Shares of

Ancor Communications

, a small maker of electronic switching devices for transmitting and storing information, shot up nearly 60% in heavy trading Tuesday after the company signed a deal with


, one of the largest data storage companies.



rose 11 3/8 to 31 1/2 from 21 13/16 in midafternoon trading. (Ancor closed up 13 5/16, or 66%, at 33 3/8.)

Some analysts said the high-volume rally was partly fueled by short-sellers, who had bet the shares would fall but were forced to purchase shares on news of the EMC deal to limit their losses.

Short-sellers had targeted the company because, among other things, it is considered vulnerable to a larger rival,

Brocade Communications Systems



Under the terms of the agreement, Ancor will provide its fiber channel switches for use in EMC's storage network that houses and protects electronic data for Fortune 100 companies. Financial terms were not disclosed.

"We are very pleased that EMC spent the energy and resources to qualify us," Ken Henderickson, chief executive officer, said in an interview. "We think this speaks volumes about the quality of our products." Henderickson said Ancor is also signing on a lot of channel partners like

Bell Microproducts


, and


, a


company. "Look for some more announcements of new integrators and distributors and OEMs

original equipment manufacturers," he added.

The worldwide fiber channel hub and switch market shot up 227% to $236.4 million in 1999, according to industry research firm


. IDC said in a report that revenue in this market will increase at an 85% compound annual growth rate through to $2.7 billion by 2003. Rival Brocade is the dominant force in the industry with a 40% market share.

"We chose Ancor because our customers are looking for ways to connect departmental storage area networks into larger storage networks," a company spokesman for EMC said.

"Ancor's 16-port Connectrix switch is a more appropriate solution compared with the 32- and 64-port Connectrix."

The switch allows customers to consolidate information onto a centralized storage area, giving users the ability to share information between departments. "More and more people can benefit from having access to the same information within a company," the spokesman said.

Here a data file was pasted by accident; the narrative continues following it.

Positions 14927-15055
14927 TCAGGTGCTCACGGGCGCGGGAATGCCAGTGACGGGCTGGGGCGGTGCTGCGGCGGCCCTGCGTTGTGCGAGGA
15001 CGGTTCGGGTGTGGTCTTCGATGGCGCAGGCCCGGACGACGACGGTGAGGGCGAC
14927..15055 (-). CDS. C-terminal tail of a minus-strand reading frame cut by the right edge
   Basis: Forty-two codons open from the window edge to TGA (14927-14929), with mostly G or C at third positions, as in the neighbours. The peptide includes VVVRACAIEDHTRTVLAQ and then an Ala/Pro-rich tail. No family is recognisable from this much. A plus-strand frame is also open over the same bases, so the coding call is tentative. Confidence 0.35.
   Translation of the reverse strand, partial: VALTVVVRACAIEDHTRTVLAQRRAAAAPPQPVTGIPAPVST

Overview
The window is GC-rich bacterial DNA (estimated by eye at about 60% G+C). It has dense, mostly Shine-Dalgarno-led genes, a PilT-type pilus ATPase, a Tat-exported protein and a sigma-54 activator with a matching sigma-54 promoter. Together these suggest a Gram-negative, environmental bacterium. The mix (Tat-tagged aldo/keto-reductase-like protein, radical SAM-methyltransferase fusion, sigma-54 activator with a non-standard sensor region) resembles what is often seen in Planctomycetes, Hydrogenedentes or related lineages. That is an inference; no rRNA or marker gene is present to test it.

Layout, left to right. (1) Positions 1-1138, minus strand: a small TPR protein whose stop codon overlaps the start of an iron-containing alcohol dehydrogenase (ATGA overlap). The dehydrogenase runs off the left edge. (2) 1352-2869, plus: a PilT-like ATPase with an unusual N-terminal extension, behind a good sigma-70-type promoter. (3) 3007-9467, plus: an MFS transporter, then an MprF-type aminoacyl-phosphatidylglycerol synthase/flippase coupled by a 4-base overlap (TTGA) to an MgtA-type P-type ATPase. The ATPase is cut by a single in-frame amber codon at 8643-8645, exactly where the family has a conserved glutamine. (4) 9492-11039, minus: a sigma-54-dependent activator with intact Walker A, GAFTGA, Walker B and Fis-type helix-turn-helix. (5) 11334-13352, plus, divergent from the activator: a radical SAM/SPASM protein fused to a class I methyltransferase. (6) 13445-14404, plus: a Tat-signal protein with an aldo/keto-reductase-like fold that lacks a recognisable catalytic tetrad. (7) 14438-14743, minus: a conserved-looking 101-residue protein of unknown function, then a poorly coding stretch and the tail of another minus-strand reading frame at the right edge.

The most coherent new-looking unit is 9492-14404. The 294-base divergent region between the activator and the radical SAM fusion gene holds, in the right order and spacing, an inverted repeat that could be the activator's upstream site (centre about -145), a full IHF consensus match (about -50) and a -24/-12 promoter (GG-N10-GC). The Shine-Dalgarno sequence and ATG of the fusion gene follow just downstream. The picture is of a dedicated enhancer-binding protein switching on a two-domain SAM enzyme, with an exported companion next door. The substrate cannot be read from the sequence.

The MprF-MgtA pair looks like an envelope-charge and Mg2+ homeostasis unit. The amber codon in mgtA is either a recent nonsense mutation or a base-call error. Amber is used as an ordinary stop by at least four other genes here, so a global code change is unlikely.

Though the terms of the deal were not released, speculation across message boards were a soup of elation and skepticism.

One Ancor investor, called Medford, wrote on a message board: "The

company cares more about business, now & forever, not what our stock price is doing. Think long term here, as you have placed yourself in a very volatile stock. Company future looks real bright & I think this contract is substantial....we'll see."

An investor on


message board, who goes by torfsg, said, "I can't blame people shorting this stock now. Fifty percent-plus in one day is just too much. That is one of the reasons why the markets have been acting so crazy the last two weeks."

Another Ancor investor by the name of ouchris_2000 shot back, "It's not a good idea to short something after big news. It could go up ten points tommorrow and then back down 15 the next day....who knows. ''

The Eden Prairie, Minn.-based company introduced its SANbox line of fiber channel switches in last November to facilitate the high-speed transfer of data over networks. These switches will be marketed by EMC as the Connectrix DS-16A fiber channel switches.

Earlier this month

Forbes ASAP

, a magazine that focuses on technology, named Ancor to its top 10 fastest-growing, best-managed technology companies.

Ancor's stock, however, has fallen more than 44% since the beginning of the year as investors were not enthusiastic about the company's lingering attention to the crowded ethernet market. Kenneth Hendrickson, Ancor's chief executive officer, rerouted the company into the faster-growing market for storage area network switches, a segment growing by 200% annually.

In January, the giant of the microprocessor industry, Intel, bought 280,000 shares of Ancor valued at $14.8 million to develop switches based on Infiniband architecture for faster microchips used in computers.